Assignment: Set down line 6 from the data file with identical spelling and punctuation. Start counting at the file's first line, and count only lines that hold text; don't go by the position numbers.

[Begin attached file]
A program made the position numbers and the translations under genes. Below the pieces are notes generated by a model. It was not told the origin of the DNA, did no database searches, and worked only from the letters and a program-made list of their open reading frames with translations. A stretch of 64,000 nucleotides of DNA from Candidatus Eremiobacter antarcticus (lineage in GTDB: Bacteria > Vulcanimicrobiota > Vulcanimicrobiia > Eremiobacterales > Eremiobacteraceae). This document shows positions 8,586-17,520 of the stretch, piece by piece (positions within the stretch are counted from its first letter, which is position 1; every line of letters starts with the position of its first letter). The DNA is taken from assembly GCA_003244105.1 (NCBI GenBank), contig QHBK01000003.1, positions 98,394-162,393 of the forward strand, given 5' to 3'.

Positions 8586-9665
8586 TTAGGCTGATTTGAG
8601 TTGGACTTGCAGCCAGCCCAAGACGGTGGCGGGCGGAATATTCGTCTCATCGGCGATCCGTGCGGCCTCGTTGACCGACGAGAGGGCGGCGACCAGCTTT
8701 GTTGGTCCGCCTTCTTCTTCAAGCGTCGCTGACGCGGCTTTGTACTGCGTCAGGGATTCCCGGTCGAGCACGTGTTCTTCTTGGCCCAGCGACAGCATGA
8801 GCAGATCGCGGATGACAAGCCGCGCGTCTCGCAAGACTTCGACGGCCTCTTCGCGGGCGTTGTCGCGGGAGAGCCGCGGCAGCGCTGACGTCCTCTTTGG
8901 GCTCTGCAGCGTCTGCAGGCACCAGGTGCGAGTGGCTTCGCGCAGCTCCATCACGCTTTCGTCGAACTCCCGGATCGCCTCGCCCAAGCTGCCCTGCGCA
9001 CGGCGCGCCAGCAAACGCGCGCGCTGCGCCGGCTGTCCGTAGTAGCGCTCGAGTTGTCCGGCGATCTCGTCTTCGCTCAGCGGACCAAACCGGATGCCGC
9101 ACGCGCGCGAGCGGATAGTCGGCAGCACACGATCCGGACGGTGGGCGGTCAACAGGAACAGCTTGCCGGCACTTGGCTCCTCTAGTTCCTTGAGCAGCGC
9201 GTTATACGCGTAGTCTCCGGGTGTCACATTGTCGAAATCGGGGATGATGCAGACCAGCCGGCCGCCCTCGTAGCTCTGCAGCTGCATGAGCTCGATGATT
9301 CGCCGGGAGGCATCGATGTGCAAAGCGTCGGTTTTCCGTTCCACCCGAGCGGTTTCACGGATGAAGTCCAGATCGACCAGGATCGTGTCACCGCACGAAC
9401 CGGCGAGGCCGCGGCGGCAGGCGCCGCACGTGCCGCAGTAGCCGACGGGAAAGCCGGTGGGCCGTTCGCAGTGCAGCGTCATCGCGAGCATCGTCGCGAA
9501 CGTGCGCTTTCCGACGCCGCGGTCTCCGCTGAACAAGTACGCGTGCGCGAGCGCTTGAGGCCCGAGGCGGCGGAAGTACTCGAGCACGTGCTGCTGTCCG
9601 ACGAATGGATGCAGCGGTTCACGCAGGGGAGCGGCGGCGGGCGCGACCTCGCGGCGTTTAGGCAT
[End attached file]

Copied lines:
8801 GCAGATCGCGGATGACAAGCCGCGCGTCTCGCAAGACTTCGACGGCCTCTTCGCGGGCGTTGTCGCGGGAGAGCCGCGGCAGCGCTGACGTCCTCTTTGG